Thompson excited for challenge as new Cape hoop coach

Shemik Thompson addresses current and prospective players and their families during Monday night’s meet and greet at Cape Henlopen High. Delaware State News/Ben Heck

LEWES — It’s always bigger than basketball.

That’s just one of the many messages newly-hired Cape Henlopen High coach Shemik Thompson wants his players to learn as he takes over the reins of the boys’ basketball program at his alma mater this year.

The Thompson hire was officially approved during the June 11 Cape Henlopen School District board meeting.

“I’m really excited about it. Coach [Dwight] Tingle (former Cape basketball coach), when I first met him in 2003 or 2004, he’d pick me up and bring me to workouts,” Thompson said.

“He always said, ‘give back,’ and to come back and be in position to run this program and build off of prior players and coaching legacies is a real honor for me.”

Thompson replaces Stephen Re, who resigned from the position in March after eight seasons with the program.

Shemik Thompson played four seasons of Division I basketball with Central Connecticut State. Submitted photo

Re coached the Vikings to seven DIAA tournament appearances, which began in 2011. The Vikings went 97-63 (5-7 in the state tourney) during that span, the eight-win 2018-19 campaign his only year missing the playoffs.

Tingle, Thompson’s former coach, coached Cape for eight seasons prior to Re.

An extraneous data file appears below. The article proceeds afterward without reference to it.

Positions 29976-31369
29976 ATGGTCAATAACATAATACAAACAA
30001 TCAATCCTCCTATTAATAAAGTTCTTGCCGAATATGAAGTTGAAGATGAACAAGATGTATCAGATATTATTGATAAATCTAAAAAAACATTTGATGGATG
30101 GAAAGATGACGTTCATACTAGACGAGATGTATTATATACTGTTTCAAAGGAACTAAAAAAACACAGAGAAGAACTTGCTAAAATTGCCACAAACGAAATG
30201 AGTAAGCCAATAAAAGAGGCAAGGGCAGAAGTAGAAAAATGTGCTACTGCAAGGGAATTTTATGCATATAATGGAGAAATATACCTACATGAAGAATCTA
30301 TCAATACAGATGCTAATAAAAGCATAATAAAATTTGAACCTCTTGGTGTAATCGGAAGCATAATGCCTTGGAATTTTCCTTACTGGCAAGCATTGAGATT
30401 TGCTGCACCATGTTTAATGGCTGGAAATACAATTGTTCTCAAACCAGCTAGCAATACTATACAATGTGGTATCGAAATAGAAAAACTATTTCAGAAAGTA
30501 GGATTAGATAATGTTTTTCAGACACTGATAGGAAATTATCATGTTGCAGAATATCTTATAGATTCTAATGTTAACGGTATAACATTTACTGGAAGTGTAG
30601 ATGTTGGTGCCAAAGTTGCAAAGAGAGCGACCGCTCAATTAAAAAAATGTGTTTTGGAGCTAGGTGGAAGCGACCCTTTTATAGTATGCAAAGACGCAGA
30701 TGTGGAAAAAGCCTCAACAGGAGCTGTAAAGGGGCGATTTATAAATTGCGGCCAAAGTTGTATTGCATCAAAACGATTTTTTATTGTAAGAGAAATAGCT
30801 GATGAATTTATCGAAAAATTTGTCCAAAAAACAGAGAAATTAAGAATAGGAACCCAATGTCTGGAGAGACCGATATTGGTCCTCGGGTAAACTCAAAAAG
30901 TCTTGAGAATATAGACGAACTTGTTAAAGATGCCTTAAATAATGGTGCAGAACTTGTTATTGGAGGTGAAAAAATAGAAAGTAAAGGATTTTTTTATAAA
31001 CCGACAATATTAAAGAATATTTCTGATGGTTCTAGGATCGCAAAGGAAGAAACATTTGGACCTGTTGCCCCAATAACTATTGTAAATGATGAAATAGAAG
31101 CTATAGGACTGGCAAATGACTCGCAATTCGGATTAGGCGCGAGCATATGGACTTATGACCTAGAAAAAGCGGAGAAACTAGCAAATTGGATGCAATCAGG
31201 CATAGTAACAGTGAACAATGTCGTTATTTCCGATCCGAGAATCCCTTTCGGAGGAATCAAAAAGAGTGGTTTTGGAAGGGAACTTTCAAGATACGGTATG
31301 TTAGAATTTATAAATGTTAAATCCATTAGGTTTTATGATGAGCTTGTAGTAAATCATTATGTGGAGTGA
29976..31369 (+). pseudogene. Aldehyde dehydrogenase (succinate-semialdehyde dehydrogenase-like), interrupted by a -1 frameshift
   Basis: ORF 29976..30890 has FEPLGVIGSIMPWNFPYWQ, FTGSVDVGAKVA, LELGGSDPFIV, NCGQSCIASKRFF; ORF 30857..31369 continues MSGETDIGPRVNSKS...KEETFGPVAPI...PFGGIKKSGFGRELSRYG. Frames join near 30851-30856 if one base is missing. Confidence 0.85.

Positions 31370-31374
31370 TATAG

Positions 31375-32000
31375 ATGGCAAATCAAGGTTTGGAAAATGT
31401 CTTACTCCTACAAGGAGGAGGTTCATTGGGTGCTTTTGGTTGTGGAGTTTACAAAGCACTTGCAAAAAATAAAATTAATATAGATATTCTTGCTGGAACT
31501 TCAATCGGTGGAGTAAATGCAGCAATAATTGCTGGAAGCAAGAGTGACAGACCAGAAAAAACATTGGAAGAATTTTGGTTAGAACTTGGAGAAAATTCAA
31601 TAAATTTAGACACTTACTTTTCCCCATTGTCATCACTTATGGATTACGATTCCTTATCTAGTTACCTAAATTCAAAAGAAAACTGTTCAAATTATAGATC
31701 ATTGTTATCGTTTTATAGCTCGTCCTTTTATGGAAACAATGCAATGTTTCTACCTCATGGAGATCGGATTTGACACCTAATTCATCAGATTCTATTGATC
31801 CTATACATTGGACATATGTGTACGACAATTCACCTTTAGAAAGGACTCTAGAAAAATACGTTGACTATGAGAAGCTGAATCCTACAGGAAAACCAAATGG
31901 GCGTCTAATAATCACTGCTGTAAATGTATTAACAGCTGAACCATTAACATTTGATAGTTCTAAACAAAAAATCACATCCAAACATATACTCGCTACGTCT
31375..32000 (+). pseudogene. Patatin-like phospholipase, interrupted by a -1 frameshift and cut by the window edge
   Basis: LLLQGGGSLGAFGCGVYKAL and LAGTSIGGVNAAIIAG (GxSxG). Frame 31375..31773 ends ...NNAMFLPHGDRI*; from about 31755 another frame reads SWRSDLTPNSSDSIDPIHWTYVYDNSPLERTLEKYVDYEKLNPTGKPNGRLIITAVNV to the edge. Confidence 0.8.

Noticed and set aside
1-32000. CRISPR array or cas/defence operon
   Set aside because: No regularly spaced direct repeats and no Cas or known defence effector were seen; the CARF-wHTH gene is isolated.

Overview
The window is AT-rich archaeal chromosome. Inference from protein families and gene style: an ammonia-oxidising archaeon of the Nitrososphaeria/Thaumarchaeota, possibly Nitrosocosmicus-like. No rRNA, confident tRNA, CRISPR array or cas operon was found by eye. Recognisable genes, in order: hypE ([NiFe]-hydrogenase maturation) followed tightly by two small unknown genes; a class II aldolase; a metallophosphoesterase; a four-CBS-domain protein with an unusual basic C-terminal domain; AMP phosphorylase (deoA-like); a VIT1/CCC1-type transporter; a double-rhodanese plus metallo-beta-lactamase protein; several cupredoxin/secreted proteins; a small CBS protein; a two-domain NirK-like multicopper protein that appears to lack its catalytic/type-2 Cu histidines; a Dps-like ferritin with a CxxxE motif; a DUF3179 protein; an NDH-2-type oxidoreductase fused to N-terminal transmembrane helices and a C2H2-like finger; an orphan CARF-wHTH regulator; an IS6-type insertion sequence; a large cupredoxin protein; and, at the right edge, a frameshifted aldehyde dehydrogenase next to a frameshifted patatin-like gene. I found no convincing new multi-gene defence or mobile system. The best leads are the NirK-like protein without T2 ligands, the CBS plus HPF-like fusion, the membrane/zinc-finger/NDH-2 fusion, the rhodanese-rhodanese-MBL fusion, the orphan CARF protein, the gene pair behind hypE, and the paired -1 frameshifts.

Thompson met with current and prospective players and their families inside the theatre of the high school for 15-20 minutes Monday night to officially introduce himself and answer questions regarding the program.

After graduating from Cape in 2007, Thompson went on to play four seasons of Division I basketball at Central Connecticut State University.

He played 116 games at guard, averaging 11.4 points, 4.0 rebounds and 4.2 assists per game. He averaged 12.4 points, 5.1 rebounds and 5.3 assists per game in 31 games as a senior during the 2010-11 campaign.

Thompson hopes to translate much of what he learned during his playing career as coach.

“When I was playing, I didn’t really reflect on much of anything, but afterwards I definitely reflected on everything from how plays were ran, how games were managed, the coaching styles, to things we did in practice that were great and things I didn’t think were that great,” he said.

Shemik Thompson opened his own law practice in Charlotte this past February, but will be returning home to the Cape area in September. Submitted photo

Thompson went to law school and eventually moved to Charlotte, North Carolina to become a lawyer.

He’s been gone five years, but starting Sept. 1 he will be back in town and is excited to get to work with his Cape boys and practice family law in the Cape area.

“I had actually started my own practice (Thompson Law PLLC) in February, but when this job opened up I kind of just pounced on it,” he said. “I’ll be slowing my practice down there, I’ll go to inactive status, and I’ll be sitting for the bar in July here in Delaware.”

Prior to leaving for Charlotte, Thompson spent two years as an assistant coach for Cape.

He hopes to bring a fun, high-scoring style of play to the program.

“When these kids see things work, it makes them excited to see things work again or excited to see the next thing that’s going to work,” he said. “That will be my challenge, to create those scenarios to put them in positions to score and have fun night in and night out. That’s a challenge for me and I’m looking forward to it.”

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